to continue the war, always with a chance of
Had Bahadur Khan possessed a spark of the
persistent nature or the vigorous energy of his
ancestors, of Babar, of Huinayun, or of Akbar,
that appeal had not been made in vain. But he
was an old man â€” one of that class of old men
who have exhausted youth in their teens, and who
become, with increasing years, more and more
nerveless and irresolute. It is probable that
throughout the mutiny the King had been a
mere puppet in the hands of others. Whilst the
siege lasted the chiefs of the army had sustained
their power over him by promises of ultimate
victory. But with impending defeat their in-
fluence vanished ; and the old King, acted upon
by events, was in the humour to fall under any
spell which might seem to promise him immunity
for his misdeeds.
Such a spell was at hand. Of all the nobles
about him the wiliest was Mirza Ilahi Bakhsh,
whose daughter was the widow of the eldest son
of the King. It is probable that in the early
days of the mutiny the counsels of Ilahi Bakhsh
had been strongly in favour of vigorous action.
But he had a keen eye for probabilities. The
FALLS UNDER REACTIONARY INFLUENCE. 73
events of the 14th and 15th September had read Book x.
to him no doubtful lesson. He foresaw the
triumph of the English â€” a triumph fraught with
ruin to himself and his family unless he could
turn to account the few days that must still
He did turn them to account. Having made He moulds
all his plans, he listened, without speaking, to his purpose.
the eloquent pleadings made to the King by the
commander-in-chief, Bakht Khan. When all
was over, and when Bakht had departed with a
promise from the King that he would meet him
the following day at the tomb of Humayun,
Ilahi Bakhsh persuaded the Moghol sovereign to
accompany him to his house for the night.
Having brought him there, he moulded him to
his purpose. He pointed out to him the hard-
ships which would follow his accompanying the
army, assured him of its certain defeat, and then,
showing the other side of the shield, indicated
that a prompt severance of his cause from the
cause of the Sepoys would induce the victorious
English to believe that, up to that moment, he
had acted under compulsion, and that he had
seized the first opportunity to sever himself from
These arguments, urged with great force upon
one whose brain power, never very strong, was sept. 20.
waning, had their effect. When, next day, the The King
King of Dehli, his zenana, his sons, and his nobles, accompany
met the rebel commander-in-chief at the tomb of tlu ' ;in ". v -
Humayun, lie and they declined to accompany
1 1 1 1 1 j . Rather than undergo the fatigues, the
INTEIGUES OP MIEZA ILAHI BAKHSH.
of Mirza Ilahi
cated to Cap
perils, the uncertainties attendant on the pro-
longation of a contest which they had encouraged,
they deliberately preferred to trust to the tender
mercies of the conqueror. What those tender
mercies were likely to be did. not seem to trouble
much the degenerate Moghols. They promised, at
all events, a quick decision â€” a decision preferable
to the agony of suspense.
Bakht Khan and the rebel army, then, went
their way, leaving behind the royal family and a
numerous crowd of emasculated followers, the
scum of the palace, men born never to rise above
the calling of a flatterer or a scullion. So far had
the plans of Mirza Ilahi Bakhsh succeeded. The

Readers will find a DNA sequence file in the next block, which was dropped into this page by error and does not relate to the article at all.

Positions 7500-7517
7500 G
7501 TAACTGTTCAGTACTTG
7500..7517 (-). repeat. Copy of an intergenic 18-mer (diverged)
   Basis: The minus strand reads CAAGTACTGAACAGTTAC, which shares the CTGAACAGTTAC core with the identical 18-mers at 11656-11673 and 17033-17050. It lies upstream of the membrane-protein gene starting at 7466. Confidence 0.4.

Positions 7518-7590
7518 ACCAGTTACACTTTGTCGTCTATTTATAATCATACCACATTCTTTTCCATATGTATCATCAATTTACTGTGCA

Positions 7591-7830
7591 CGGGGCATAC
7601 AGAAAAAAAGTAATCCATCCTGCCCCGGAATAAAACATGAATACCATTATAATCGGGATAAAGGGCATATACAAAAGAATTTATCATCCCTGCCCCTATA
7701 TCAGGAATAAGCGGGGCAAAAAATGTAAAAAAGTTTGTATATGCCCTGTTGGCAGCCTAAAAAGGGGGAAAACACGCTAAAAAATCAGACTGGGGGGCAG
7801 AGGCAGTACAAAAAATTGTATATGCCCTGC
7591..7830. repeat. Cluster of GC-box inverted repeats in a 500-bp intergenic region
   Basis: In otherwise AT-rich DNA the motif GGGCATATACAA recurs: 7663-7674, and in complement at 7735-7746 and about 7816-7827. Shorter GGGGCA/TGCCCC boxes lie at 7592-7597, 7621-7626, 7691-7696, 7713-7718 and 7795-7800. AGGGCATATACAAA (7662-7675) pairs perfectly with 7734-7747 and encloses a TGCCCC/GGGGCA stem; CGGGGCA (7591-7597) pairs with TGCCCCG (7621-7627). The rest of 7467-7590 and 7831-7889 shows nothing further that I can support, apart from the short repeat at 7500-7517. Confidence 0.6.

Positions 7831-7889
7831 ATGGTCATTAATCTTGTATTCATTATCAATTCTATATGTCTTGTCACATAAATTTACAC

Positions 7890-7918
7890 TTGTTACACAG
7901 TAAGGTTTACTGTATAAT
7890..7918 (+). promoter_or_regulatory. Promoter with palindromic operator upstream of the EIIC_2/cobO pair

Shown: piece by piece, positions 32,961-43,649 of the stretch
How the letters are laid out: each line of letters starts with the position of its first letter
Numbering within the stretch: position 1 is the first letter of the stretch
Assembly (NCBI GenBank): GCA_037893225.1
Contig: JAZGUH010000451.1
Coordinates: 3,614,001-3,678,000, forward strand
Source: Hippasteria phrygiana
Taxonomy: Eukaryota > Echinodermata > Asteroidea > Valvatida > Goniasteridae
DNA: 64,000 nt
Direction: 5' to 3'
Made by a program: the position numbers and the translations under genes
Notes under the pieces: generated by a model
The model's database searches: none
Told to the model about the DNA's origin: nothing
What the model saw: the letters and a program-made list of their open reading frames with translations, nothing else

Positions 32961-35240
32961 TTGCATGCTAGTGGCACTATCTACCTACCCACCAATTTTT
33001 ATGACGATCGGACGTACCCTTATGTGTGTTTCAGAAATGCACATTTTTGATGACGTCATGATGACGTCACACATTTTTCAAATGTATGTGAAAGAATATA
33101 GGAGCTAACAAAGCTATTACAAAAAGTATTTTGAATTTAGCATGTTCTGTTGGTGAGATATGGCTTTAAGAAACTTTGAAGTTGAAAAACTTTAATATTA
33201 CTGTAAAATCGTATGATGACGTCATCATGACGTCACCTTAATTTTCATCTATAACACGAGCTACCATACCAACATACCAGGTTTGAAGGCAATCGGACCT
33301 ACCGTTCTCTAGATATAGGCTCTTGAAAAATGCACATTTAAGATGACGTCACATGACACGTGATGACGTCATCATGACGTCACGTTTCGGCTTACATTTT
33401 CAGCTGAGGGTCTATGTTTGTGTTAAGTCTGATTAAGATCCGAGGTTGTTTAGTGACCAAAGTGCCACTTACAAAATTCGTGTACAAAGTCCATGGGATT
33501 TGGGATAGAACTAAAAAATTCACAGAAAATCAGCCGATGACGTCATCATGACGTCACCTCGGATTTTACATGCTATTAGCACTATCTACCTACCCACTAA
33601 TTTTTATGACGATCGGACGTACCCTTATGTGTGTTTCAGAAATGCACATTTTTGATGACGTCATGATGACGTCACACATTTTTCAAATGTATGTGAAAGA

next step was more difficult. It involved the
betrayal of his master.
Difficult, it was not insurmountable. Chief of
the native agents maintained by the English to
obtain correct information regarding the move-
ments of the enemy during the siege, was
Munshi Rajab Ali, a man possessing wonderful
tact, cleverness, assurance, courage â€” all the quali-
ties which go to make up a spy of the highest order.
He possessed to the full the confidence of the
English administrators, and he was true to his
employers. With this man Ilahi Bakhsh opened
communications. Rajab Ali requested him simply
to detain the royal family for twenty-four hours
after the departure of the rebel army, at the
tomb of Humayun, and to leave the rest to him.
Rajab Ali communicated the information he
had received to Hodson of Hodson's Horse ; Hod-
son at once rode down to the General's head-
HODSON of hodson's hoese. 75
quarters, communicated the news, and requested Book x.
. . , â€¢ i i â€¢ pi- Chapter I.
permission to take with him a party ot nis men
to bring in the King*. "With some reluctance â€” Sep? 20.
for he knew Hodson's nature â€” General Wilson ac-
corded the permission, but solely on the condition
that the King should be exposed to neither injury
nor insult. Hodson, taking fifty of his troopers
with him, galloped down towards the tomb.
"Who was Hodson ? Some men are born in Hodson.
advance of their age, others too late for it. Of
the latter class was Hodson. Daring, courting
danger, reckless and unscrupulous, he was a con-
dottiere of the hills, a free-lance of the Middle
Ages. He joyed in the life of camps, and revelled
in the clang; of arms. His music was the call of
the trumpet, the battle-field his ball-room. He
would have been at home in the camp of Wal-
lenstein, in the sack of Magdeburg. In him
human suffering awoke no feeling, the shedding
of blood caused him no pang, the taking of life
brought him no remorse. The certaminis gaudia
did not entirely satisfy his longings. Those joys
were but preludes to the inevitable consequences
â€” the slaughter of the fugitives, the spoils of the
Hodson rode off, full of excitement, towards the Hodson rides
tomb of Humayun. As he approached that time- the C K J in U g. e
honoured structure he slackened his pace, and
making way cautiously to some ruined buildings
near the gateway, posted his men under their
shade. Having takes every precaution, he then
sent to announce to the King his arrival, and to
invite him to surrender.